Aaliyah S, a 25-year-old woman born and raised in Guelph, never imagined she would be a victim of racist attack in 2021.
“I thought that’s something that happened in the US. It would never happen to me, but then it happened,” said Aaliyah, a microbiologist who is of Filipino origin who asked that her last name not be used for safety purposes.
Aaliyah said while walking her dog in the south end of Guelph near her apartment building on Sunday, a man went out of his way and aggressively approached her.
“The first thing he said to me was 'This is the GTA yeah? Nobody wants you here. Go back home to your country',” said Aaliyah adding that he then proceeded to swear at her, uttered racial slurs like “chink” and said she was the cause of the coronavirus and that Canada is for Canadians only, not Asians.
“As soon as that man walked away from me, I started crying.”
Aaliyah said racist attacks on the Asian community are especially upsetting and in a time when people are unable to physically get together to support one another.
She said she realized that there needs to be support for those vulnerable to racist attacks because when the incident occurred, she froze and didn’t know what to do after experiencing an emotion she never felt before, where she was made to feel inferior.
“I want people to know what to do in this situation,” said Aaliyah. “This isn’t something that just happens in the US that you see in the news in the Trump world. It’s here and we all need to stand up for each other and look out for each other.”
On Sunday, Aaliyah filed an official complaint with the Guelph Police Service. She described him as a lanky short Middle Eastern man with a thick French accent.
Police confirm they are investigating the incident.
“What was crazy too is that in his hate speech he was like ‘I’m a Muslim terrorist. You’re worse than I am,’” said Aaliyah.
“I sensed so much hate and disgust from this guy. He was just angry.”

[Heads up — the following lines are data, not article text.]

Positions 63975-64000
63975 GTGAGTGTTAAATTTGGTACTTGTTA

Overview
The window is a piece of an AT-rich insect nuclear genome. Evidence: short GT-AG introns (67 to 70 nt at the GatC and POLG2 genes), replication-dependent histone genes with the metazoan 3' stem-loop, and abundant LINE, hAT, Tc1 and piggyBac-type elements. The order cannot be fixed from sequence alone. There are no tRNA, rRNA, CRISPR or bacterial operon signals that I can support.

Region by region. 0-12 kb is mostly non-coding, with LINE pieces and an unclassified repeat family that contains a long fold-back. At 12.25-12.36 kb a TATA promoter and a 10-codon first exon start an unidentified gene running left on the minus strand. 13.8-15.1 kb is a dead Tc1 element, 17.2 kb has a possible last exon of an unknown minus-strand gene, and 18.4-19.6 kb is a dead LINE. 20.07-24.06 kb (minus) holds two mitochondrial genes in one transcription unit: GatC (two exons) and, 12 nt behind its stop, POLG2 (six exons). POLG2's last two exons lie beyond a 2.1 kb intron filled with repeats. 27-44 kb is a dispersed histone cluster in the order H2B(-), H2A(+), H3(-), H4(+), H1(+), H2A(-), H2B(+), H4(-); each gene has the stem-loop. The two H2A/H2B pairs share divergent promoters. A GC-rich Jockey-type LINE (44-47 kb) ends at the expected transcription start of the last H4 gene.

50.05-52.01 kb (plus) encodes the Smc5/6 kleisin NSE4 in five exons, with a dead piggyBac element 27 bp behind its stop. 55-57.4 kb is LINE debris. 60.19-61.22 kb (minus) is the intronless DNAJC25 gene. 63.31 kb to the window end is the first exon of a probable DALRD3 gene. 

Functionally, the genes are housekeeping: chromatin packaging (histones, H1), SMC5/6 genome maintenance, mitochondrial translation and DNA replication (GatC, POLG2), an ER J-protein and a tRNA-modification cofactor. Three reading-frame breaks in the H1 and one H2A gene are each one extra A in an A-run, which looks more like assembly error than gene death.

Aaliyah said when she posted the incident to her Instagram, many people told her not to bother filing an official complaint with the police because it would be difficult to find the attacker.
“It's just like 'no, it’s not okay to act like this never happened,” said Aaliyah, adding that it is important to raise awareness that these incidents are taking place in the world right now.
Aaliyah said she’s extremely worried for her grandparents who are in their 70s, face a language barrier and are particularly vulnerable to the virus because of their age.
“I’m terrified,” said Aaliyah. “It can happen anywhere. It can happen right near your home when you're going out walking your dog.
“A lot of older people think just to brush it off and ignore it,” said Aaliyah.
For those who never experienced a racist attack, Aaliyah describes the feeling as someone attempting to make her feel inferior and ashamed of her race.
“Like I should feel bad for being Asian,” said Aaliyah.
Aaliyah said what really helped her at the time was a woman who witnessed the attack and approached her to comfort her.
“She asked me if I was okay and she stood right by me and stayed with me till that man was out of earshot and was very far away from me,” said Aaliyah.
“She told me ‘It’s never about you. It’s about them and the hate and the ignorance that they have.’ Shout out to that lady."
She said if one witnesses a racist incident, comforting the victim really helps them.
“I wish there was more empathy and understanding. You can’t stop racism because it's going to happen. This isn’t the first time it’s going to happen and it’s not going to be the last,” said Aaliyah.